Amy and Janelle sign a new lease that makes them both cotenants. Now, they each have obligations to pay rent and other things and each have a right to live in the apartment.

Without signing a new lease, they tell the landlord that Amy is going to be a cotenant. Depending on state laws, this might create an oral contract that has the same effect as #2

Without signing a new lease or telling the landlord that she’s now a cotenant, Amy starts acting like one. She pays rent directly to the landlord. Also depending on state laws, this might create an implied contract, again having the same effect as #2.

4. Subtenants

Sometimes the person moving in will contribute to the rent, but will pay the money directly to his partner, not to the landlord. This is a subtenant relationship.

The key difference between being cotenants and one person being a subtenant is in who can legally kick someone out:

Cotenants: The landlord, but not the original tenant, can end the lease for either person.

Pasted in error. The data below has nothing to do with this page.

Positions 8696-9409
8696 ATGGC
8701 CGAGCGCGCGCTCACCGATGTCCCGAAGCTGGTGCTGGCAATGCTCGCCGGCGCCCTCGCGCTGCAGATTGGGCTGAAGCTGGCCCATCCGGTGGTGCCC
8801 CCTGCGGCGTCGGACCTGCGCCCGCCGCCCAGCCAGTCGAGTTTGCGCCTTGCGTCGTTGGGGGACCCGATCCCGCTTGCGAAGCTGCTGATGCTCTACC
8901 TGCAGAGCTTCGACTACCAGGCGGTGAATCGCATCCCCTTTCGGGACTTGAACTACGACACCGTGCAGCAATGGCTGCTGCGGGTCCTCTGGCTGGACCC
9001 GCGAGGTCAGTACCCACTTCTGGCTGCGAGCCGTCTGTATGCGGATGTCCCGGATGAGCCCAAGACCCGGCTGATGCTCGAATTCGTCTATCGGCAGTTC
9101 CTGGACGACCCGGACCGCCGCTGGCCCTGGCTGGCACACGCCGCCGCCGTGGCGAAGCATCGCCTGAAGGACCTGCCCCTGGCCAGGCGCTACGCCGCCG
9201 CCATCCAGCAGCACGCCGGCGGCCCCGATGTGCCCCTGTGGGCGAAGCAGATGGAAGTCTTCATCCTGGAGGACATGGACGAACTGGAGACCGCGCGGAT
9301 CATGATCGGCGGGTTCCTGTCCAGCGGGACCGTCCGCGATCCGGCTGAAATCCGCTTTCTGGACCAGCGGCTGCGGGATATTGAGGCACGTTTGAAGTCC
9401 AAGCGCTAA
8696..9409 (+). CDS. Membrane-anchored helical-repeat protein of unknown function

Subtenant: The original tenant can legally tell the new person to move out.

A lot of couples like this relationship better at first. If the couple breaks up, the original tenant can legally tell his ex to move out. But watch out—your landlord may not let you do a sub-tenancy. If they don’t—and it’s what you want—it’s much better to find an apartment complex that will than to hide it from your landlord.

[Cross-posted at the Gay Law Report, where I discuss LGBT laws and related news.]

Pam’s House Blend – Front Page

—  admin

HRC Volunteers Keep Equality Moving Forward in the Keystone State

The following post comes from Regional Field Director Sultan Shakir. Sultan is just one of 30 HRC staff that will be on the ground in 16 states by Election Day, working with HRC-endorsed candidates and engaging our membership about the upcoming elections: